Evolution is usually defined as slow stages of growth and development, starting from simple forms to more complex forms. This, too, could be applied to management theories which have evolved from simple improvement of work methods to more complex ones that focus not only on work method improvement but also on customer satisfaction and the conduct of people at work.
Studying the evolution of management theories will help you understand the beginnings of present-day management practices; why some are still popular and why others are no longer in use; and why the expansion and development of these theories are necessary in order to adapt to the changing times. Management theories include the following:
Scientific Management Theory
This management theory makes use of the step-by-step, scientific meth-ods for finding the single best way for doing a job. Frederick W. Taylor (1856-1915) is known as the Father of Scientific Management. While working in a steel company in Pennsylvania in the United States (US) as a mechanical engineer, he could not help but notice the workers’ mistakes and inefficiencies in doing their routine jobs, their lack of enthusiasm, and the discrepancy between their abilities and aptitudes and their job assignments; thus resulting in low output. Because of these observations, he tried to identify clear guidelines for the improvement of their productivity.
Taylor’s Scientific Management Principles (Robbins and Coulter 2009) are as follows:
- Develop a science for each element of an individual’s work to replace the old rule of thumb method.
- Scientifically select and then train, teach, and develop the worker.
- Heartily cooperate with the workers so as to ensure that all work is done in accordance with the principles of the science that has been developed.
- Divide work and responsibility almost equally between management and workers.
General Administrative Theory
The General Administrative Theory concentrates on the manager’s functions and what makes up good management practice or implementation. Henri Fayol (1841-1925) and Max Weber (1864-1920) are the personalities most commonly associated with it. Fayol’s 19th-century writings were concerned with managerial activities which he based on his actual experience as a managing director in a big coal mining company. He believed that management is an activity that all organizations must prac-tice and viewed it as separate from all other organizational activities such as marketing, finance, research and development, and others. Weber, a German sociologist wrote in the early 1900s that ideal organizations, especially large ones, must have authority structures and coordination with others based on what he referred to as bureaucracy. Present-day organizations still make use of Weber’s structural design.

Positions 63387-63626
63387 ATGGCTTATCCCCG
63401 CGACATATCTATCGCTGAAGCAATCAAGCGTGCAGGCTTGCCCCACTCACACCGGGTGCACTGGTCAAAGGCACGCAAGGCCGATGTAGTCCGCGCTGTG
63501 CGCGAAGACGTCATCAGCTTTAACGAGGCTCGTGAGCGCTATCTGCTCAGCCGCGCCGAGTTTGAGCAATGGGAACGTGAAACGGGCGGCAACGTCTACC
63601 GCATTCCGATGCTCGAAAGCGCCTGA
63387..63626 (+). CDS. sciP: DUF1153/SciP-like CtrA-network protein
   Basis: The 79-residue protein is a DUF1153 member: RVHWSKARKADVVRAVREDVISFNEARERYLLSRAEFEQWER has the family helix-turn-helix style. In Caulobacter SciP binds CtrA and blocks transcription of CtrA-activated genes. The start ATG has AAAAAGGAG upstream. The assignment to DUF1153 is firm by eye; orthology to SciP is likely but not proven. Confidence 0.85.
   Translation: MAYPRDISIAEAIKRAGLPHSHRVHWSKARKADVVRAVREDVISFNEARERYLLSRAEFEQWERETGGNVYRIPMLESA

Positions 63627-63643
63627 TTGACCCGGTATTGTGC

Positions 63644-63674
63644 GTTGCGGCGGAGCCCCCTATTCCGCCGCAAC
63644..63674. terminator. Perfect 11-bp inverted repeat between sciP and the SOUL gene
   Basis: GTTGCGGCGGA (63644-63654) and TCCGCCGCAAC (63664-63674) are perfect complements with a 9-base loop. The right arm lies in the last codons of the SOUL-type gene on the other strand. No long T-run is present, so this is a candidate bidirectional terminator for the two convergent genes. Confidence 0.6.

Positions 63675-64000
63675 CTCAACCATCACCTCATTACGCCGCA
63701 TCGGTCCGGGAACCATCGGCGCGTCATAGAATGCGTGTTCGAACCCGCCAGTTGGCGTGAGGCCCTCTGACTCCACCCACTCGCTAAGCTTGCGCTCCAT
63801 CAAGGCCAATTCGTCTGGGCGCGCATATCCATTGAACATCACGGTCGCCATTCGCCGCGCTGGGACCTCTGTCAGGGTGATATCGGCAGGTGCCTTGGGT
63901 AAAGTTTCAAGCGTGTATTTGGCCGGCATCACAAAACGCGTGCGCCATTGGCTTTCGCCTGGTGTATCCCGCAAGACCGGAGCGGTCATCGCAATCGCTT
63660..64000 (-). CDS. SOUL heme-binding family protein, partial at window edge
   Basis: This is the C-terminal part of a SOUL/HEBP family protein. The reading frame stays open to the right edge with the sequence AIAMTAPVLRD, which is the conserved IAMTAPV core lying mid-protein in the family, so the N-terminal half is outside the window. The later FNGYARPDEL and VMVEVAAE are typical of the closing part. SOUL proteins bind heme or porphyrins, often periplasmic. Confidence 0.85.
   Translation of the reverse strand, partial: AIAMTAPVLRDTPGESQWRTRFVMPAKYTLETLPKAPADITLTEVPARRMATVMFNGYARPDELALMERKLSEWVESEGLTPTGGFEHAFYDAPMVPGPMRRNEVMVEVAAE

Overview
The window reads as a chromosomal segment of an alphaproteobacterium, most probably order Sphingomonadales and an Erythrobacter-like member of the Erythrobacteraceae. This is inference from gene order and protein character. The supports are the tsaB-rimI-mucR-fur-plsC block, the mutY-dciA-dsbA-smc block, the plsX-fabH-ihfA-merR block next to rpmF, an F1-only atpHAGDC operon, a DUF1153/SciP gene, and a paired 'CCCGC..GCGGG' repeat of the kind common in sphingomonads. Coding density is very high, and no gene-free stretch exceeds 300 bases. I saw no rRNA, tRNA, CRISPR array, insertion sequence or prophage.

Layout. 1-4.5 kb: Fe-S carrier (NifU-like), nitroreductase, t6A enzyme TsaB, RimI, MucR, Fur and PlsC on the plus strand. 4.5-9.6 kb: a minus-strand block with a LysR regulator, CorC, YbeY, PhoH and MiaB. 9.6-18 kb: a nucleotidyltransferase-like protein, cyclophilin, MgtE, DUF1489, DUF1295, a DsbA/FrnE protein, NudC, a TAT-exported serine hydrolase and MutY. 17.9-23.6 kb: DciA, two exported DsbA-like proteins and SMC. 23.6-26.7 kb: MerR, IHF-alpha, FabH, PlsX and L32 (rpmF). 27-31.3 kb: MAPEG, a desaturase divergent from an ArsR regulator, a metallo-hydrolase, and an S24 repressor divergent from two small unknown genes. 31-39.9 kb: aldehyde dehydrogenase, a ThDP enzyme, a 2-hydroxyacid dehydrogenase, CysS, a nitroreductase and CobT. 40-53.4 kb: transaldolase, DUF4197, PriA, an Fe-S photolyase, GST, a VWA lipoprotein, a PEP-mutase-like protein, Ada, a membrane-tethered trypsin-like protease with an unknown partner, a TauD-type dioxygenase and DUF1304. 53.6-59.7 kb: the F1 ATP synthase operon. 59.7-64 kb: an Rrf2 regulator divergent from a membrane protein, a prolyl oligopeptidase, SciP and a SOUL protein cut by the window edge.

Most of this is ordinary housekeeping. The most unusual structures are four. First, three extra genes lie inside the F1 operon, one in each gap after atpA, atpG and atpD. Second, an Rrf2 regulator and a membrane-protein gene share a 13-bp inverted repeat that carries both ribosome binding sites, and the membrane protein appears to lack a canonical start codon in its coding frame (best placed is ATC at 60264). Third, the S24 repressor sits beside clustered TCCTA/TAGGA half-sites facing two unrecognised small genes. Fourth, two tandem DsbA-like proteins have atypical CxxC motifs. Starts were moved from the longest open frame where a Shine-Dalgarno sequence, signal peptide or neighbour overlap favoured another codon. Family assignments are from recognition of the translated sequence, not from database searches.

Table 1: Fayol’s nad Weber’s Contributions to General Administrative Theory
Total Quality Management (TQM)
Total Quality Management is a management philosophy that focuses on the satisfaction of customers, their needs, and expectations. Quality experts W. Edwards Deming (1900-1993) and Joseph M. Juran (1904-2008) introduced this customer-oriented idea in the 1950s; however, the concept had few supporters. The Americans did not immediately take to the idea since the US was enjoying supremacy in the global market at the time. Japanese manufacturers, on the other hand, took notice of it and enthusiastically experimented on its application. When Japanese firms began to be recognized for their quality products, Western managers were forced to give a more serious consideration of Deming’s and Juran’s modern management philosophy that eventually became the foundation of today’s quality management practices.
Table 2: TQM Pointers from Deming and Juran (Ramasamy 2009)
Organizational Behavior (OB) Approach
The Organizational Behavior (OB) approach involves the study of the conduct, demeanor, or action of people at work. Research on behavior helps managers carry out their functions—leading, team building, resolving conflict, and others. Robert Owen, Mary Parker Follett, Hugo Munsterberg, and Chester Barnard were the early supporters of the OB approach. During the late 1700s, Owen noticed lamentable conditions in workplaces and proposed ideal ways to improve the said conditions. Follett, in the early 1900s, introduced the idea that individual or group behavior must be considered in organizational management. Likewise, in the early 1900s, Munsterberg proposed the administering of psychological tests for the selection of would-be employees in companies. Barnard, in the 1930s, suggested that cooperation is required in organizations since it is, mainly, a social system.